PACE’s Political Affairs Committee has urged the United Kingdom to ensure that Brexit does not result in any diminution of rights for the people of Northern Ireland, warning that the withdrawal from the European Union had “reignited deep-seated tensions in Northern Irish society, furthering political division and contributing significantly to the paralysis of devolved institutions”.
Approving a preliminary draft resolution by George Katrougalos (Greece, UEL), the committee said that Brexit had “shaken the delicate balance created by the peace process and threatened the common human rights space previously shared by all people on the island of Ireland”.
The recent bill to overhaul the 1998 Human Rights Act had “exacerbated the situation”, the committee pointed out, and there were also “serious concerns” regarding the compatibility of the Northern Ireland Troubles Legacy and Reconciliation Bill with the Convention.
While the Ireland/Northern Ireland Protocol has had an overall positive economic effect on Northern Ireland, the committee noted that “the related rhetoric has been divisive” and used as a pretext to hold public institutions in Northern Ireland hostage.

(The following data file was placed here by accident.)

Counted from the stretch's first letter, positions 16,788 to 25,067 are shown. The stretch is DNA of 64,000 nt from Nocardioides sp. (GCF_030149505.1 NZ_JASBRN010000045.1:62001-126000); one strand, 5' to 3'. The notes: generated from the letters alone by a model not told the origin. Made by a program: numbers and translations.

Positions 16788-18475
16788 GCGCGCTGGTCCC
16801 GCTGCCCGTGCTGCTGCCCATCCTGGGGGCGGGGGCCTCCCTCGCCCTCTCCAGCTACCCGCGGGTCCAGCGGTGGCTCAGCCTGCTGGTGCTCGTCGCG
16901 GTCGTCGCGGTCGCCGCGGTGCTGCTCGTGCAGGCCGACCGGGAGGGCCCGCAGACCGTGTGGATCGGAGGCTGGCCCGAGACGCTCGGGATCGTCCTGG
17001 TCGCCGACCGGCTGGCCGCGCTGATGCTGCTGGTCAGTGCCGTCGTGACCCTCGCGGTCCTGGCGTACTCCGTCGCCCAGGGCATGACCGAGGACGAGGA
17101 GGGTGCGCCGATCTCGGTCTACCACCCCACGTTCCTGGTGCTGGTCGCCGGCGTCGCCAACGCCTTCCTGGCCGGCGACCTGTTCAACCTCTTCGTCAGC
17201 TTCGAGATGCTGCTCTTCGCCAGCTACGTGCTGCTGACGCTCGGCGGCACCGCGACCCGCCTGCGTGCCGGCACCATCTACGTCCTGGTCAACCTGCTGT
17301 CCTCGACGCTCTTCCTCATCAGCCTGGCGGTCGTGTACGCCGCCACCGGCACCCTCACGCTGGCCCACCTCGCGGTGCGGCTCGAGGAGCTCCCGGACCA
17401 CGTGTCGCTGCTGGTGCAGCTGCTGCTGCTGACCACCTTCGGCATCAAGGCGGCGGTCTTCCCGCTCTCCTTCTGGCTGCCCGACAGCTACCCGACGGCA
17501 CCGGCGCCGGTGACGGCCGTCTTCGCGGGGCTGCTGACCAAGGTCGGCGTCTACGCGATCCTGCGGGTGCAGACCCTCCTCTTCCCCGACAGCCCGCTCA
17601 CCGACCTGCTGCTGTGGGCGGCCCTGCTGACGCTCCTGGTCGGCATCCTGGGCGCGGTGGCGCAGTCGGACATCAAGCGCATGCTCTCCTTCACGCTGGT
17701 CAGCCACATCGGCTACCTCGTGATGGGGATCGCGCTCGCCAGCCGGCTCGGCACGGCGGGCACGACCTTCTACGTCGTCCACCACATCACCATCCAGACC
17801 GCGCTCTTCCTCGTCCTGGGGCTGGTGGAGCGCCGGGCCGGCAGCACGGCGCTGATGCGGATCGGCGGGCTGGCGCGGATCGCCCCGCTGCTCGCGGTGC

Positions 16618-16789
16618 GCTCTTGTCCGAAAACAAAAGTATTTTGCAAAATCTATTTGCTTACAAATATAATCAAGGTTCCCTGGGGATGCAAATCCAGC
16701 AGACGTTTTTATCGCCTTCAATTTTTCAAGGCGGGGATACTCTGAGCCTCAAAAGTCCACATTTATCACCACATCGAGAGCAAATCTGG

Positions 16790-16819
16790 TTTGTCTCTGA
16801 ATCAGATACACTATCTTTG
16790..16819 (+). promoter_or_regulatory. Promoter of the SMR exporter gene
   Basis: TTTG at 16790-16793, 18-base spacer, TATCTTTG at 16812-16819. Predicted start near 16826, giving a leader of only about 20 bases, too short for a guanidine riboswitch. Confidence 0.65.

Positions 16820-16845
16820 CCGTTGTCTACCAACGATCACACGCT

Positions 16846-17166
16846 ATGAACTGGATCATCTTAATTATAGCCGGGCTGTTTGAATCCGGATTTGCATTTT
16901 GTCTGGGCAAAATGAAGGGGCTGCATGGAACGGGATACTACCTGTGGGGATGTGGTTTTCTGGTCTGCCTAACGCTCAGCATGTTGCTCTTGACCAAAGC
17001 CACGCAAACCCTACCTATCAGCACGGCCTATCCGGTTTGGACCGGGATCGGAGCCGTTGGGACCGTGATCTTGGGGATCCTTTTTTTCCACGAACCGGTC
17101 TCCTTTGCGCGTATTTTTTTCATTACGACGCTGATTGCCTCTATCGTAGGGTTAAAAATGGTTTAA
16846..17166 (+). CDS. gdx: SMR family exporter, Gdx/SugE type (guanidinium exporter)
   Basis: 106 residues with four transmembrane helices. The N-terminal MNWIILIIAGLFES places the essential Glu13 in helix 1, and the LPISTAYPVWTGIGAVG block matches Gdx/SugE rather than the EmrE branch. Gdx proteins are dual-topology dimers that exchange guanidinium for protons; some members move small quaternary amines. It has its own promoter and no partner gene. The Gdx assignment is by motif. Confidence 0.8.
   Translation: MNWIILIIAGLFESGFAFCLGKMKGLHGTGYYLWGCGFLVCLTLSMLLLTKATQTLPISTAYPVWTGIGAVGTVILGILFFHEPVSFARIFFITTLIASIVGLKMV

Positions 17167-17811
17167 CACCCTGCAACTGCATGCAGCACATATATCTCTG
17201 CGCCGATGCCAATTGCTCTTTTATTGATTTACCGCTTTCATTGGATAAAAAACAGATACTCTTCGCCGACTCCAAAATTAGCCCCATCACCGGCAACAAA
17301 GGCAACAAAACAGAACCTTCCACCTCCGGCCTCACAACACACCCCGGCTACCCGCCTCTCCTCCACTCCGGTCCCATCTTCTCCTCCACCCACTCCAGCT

The parliamentarians urged the UK to “reaffirm its commitment to the European Convention on Human Rights” and, as regards the Protocol, to “refrain from unilateral actions which undermine international law”.
The committee also called on authorities and political forces in Northern Ireland to “return to power-sharing immediately.”
Both the UK and Ireland should work together in a “cooperative, constructive and forward-looking spirit” to deal with the legacy of the Troubles, and make implementation of the Good Friday Agreement “an utmost priority”.
The report is due to be debated by the Assembly – which brings together parliamentarians from the 46 nations of the Council of Europe – on Wednesday 12 October during its autumn plenary session in Strasbourg.